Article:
Risk Assessments 

Every school and education setting must carry out a risk assessment before opening which they should make available to all staff. The assessment should consider the risks associated with coronavirus (COVID-19), so that sensible measures can be put in place to control those risks for children and staff.   

Voice is encouraging members to engage in the risk assessment process so that you are having your opinions heard and your concerns addressed. You are entitled to see a risk assessment because Employers have a duty to consult employees on health and safety matters, and although your employer doesn’t have to produce a risk assessment for each individual employee, they do need to identify the ‘at risk’ groups and individuals (including BAME) and this may mean they need to produce individual risk assessments for those impacted to ensure their health and safety. 

Since you know your workplace best, you are the most appropriate person to know if the risks identified are being addressed, however, Voice has produced a risk assessment checklist, which although not exhaustive, may help guide you on what you should be looking for. Voice have also produced an individual risk assessment for members to use for themselves.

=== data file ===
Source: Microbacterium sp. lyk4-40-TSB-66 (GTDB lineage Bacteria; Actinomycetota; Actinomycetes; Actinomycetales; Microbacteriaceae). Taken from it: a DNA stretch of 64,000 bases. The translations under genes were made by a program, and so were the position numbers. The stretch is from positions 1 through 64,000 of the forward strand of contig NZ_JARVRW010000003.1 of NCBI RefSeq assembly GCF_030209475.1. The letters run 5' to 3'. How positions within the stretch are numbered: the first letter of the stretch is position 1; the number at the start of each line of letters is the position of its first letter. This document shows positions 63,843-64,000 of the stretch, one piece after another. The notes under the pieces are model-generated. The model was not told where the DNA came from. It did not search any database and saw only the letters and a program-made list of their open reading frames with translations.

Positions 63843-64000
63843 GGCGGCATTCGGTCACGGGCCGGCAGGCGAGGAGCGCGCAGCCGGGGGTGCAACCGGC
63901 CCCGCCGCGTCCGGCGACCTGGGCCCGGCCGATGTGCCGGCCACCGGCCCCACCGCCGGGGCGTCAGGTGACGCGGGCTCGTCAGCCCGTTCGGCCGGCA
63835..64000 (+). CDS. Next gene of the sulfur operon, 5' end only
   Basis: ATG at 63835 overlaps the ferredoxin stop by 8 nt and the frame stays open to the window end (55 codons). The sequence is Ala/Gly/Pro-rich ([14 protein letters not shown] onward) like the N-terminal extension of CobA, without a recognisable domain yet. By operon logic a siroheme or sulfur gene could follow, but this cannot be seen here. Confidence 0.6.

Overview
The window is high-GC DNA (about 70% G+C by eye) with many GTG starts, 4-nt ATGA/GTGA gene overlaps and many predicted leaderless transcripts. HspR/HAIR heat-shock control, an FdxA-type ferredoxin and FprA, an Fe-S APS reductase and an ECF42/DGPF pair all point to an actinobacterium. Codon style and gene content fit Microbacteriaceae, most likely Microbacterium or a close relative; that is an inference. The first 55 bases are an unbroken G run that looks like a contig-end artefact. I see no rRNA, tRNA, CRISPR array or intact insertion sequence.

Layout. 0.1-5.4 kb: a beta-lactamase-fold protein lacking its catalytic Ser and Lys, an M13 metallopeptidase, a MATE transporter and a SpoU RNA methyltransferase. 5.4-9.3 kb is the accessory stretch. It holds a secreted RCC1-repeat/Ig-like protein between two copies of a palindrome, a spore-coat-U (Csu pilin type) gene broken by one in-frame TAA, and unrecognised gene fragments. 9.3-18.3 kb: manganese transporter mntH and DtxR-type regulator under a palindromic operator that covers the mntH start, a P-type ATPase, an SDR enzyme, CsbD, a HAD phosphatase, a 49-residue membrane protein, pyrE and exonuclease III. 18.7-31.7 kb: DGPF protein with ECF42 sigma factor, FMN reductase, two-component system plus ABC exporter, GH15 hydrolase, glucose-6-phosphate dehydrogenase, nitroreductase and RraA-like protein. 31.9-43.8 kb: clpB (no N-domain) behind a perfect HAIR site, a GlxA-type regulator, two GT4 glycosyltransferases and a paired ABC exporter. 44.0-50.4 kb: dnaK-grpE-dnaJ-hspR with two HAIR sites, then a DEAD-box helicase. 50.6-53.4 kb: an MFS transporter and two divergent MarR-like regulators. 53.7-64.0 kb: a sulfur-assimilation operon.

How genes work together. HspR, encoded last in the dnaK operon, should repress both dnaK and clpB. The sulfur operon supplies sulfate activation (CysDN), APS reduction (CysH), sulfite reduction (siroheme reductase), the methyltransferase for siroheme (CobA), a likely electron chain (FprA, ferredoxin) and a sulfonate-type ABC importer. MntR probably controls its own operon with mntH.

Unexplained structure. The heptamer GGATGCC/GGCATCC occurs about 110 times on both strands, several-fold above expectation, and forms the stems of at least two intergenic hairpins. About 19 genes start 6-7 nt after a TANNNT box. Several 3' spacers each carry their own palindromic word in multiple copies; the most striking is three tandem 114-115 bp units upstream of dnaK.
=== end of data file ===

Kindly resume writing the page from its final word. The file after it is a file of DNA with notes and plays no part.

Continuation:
Face Coverings

Whilst the official advice from PHE and the Department for Education is that the majority of staff in education settings will not require PPE beyond what they would normally need for their work, Voice believes that, should you want to wear a mask, or deem it necessary in your place of work, then you should not be prohibited from wearing one.  

Members should consider carefully the needs of children when making a decision on wearing a mask in the workplace and should consider whether other forms of PPE would be more appropriate – especially for those children who rely on lip reading such as the deaf and hearing impaired.